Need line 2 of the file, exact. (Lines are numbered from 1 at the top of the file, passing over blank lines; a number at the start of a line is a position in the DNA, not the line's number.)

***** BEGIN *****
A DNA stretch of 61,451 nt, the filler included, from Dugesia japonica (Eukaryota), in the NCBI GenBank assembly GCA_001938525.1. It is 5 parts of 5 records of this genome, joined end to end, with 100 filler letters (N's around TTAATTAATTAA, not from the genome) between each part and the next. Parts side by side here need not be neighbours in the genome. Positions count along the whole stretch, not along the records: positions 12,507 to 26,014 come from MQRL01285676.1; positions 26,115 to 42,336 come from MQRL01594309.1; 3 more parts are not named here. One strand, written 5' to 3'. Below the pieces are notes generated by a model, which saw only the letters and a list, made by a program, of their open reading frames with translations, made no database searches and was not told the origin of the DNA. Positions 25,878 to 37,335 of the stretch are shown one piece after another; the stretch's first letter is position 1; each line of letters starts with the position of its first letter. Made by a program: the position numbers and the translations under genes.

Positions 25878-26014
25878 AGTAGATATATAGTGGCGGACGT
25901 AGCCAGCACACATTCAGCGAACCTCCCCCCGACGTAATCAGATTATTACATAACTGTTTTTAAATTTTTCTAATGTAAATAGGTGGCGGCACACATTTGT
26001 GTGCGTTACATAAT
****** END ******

Positions 25878-26014